Before the 2015 season, Jimmy Graham was traded to the Seattle Seahawks for veteran Center Max Unger and the Seattle Seahawks’ first round selection in the 2015 NFL Draft (31st overall). To analyze the trade after only the first full season, we need to look at as many factors as possible.
I came up with this makeshift equation to account for as many factors as I could so we could compare each side of the trade:
(Net Increase/Decrease Value of Added Players to Saints Roster) – (Net Increase/Decrease of Traded Players from Saints Roster) vs (Net Increase/Decrease Value of Added Players to Seahawks Roster) – (Net Increase/Decrease of Traded Players from Seahawks Roster)
That means generally we compare what the Saints received, subtract what they gave up, and compare that to what the Seahawks received, minus what they gave up in the same trade. Simple enough, right? Sort of. We can't just look at the added players themselves, but what net increased or decreased value the traded players provided to their respective team:
Net Increase/Decrease Value of Added/Traded Players = Value of Players Received/Traded – Value of Organizational Replacements
This just means we need to take into account each organization’s ability to replace traded pieces within the organization. This is because the pieces traded were not in identical positions to be each other's replacement (i.e. not a quarterback for quarterback trade). If an organization is easily able to internally replace a traded piece with similar value, then the price paid should not be considered as great. For instance, if you trade away Brett Favre and you already have Aaron Rodgers, then you’re not sacrificing much. But if you trade Aaron Rodgers, and you’re stuck with Matt Flynn, then you’re sacrificing quite a bit more.
So now we need to plug names into the equation. Here’s what I’ve got, and I’ll be sure to show my work:
[(Max Unger – Tim Lelito) +/- (Stephone Anthony – Junior Galette)] +/– (Jimmy Graham – Benjamin Watson) vs (Jimmy Graham – Luke Willson) +/- [(Max Unger -Drew Nowak/Patrick Lewis) +/- (Devin Funchess – Kevin Smith)]
Basically, what the names in the equation look to argue is that if the Saints don’t acquire Unger or draft Anthony, they keep Graham at Tight End, but leave Lelito as the starting Center and don’t cut Galette. Now, there’s reason to believe with Galette’s off-the-field issues, his release was going to happen no matter what. However, for argument’s sake, it’s easier to say in this hypothetical that the Saints are forced to keep Galette after not drafting his replacement. (Remember: Galette’s release came after the draft, so it’s not technically impossible this scenario takes place if Anthony isn’t drafted as a ready replacement.) While Anthony has only played ILB in the NFL, he was considered one of the nation's best OLBs before Clemson. Additionally, many scouts still had Anthony listed as a ILB/OLB hybrid before the draft (Subscription required for link). While Hau'oli Kikaha might have been Galette's actual replacement on the field by position, the analysis is easier using this one-for-one substitution as opposed to re-doing the entire 2015 Draft.
For the Seahawks, we’re diving deeper into hypotheticals. We’re saying if they don’t trade for Graham, they keep Unger at Center and turn the 31st overall selection into Carolina Panthers Wide Receiver Devin Funchess. Funchess was still on the board at 31, but was taken at 41, before the Seahawk’s true pick at 63. Funchess was considered a fringe 1st round talent by Mel Kiper, and while technically listed as a Tight End in college, provided the pass-catching size threat the Seahawks could have envied.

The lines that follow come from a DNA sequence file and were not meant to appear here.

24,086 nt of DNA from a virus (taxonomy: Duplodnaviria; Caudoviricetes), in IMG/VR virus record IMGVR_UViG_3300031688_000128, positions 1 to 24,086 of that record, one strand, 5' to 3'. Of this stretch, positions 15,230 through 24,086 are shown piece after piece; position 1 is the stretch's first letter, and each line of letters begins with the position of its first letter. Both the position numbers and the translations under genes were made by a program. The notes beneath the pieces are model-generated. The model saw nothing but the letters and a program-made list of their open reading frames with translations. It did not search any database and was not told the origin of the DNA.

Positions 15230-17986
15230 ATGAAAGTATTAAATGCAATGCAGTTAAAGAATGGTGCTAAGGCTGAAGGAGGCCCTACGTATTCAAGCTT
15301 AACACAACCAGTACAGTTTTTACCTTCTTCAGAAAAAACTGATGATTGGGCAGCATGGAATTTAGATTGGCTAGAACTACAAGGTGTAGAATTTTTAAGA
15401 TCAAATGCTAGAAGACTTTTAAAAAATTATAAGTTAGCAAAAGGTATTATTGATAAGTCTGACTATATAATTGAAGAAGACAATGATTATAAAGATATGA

Now to the anlaysis...
The Seahawks experienced a large improvement at the Tight End position (obviously). Luke Willson finished the 2014 season with 362 yards and 3 touchdowns. Jimmy Graham provided 605 yards with only 2 touchdowns in 2015. (Willson added an extra 213 yards and 1 touchdown in 2015). For argument’s sake, all injuries that occurred in 2015, still occur in our hypothetical scenario of no-trade, so Graham only playing 11 games is irrelevant. Russell Wilson was also a beneficiary of Graham's mere presence. Wilson attempted more passes last season than any year before (with an upward trend each year of his career thus far), but also saw his completion percentage increase to a career high, with his touchdown total and total yards experiencing large boosts.
The Saints did not experience quite the same change. Graham in 2014 had 889 yards with 10 touchdowns. His replacement, Benjamin Watson saw a career year in 2015 with 825 yards with 6 touchdowns. (Watson, unlike Graham, played in all 16 games, but still produced similar average yards per game with Graham at 55 and Watson at 51.) Michael Hoomanawanui added 76 more yards, but 3 more touchdowns as his size and Graham-like ability to box out defenders in the end zone made him a rising star for red zone looks.
While the Saints gave up a staple of their offense from the past three years, they did not really experience a huge drop in offensive production at the tight end position due to the Saints’ ability to plug Watson into the role. While analysts criticized the Saints’ inability to punch it into the endzone in 2015, and remarking that Graham’s absence could have been the culprit, the statistics simply do not back that up. The Saints’ red zone efficiency actually went UP in 2015 with the Saints scoring touchdowns on 60.34% of red zone opportunities in 2015 and only 60.00% in 2014. It’s not a noticeable change, but it’s not a decrease – let alone a substantial decrease – as most pundits would claim the eye test supported. Also, Graham's ability to consistently draw a double team was seemingly a non-factor as well. One would think Graham's absence would lead to struggles for the rest of the receiving corps, but again, the numbers do not support it. Colston did have the fewest total yards at season's end of his career, and the lowest average yards per game, but age and a new, young receiving corps were the primary reasons. On the passing side, Brees finished 2015 with only ~80 less yards than in 2014, all while missing the first Carolina game due to a shoulder injury.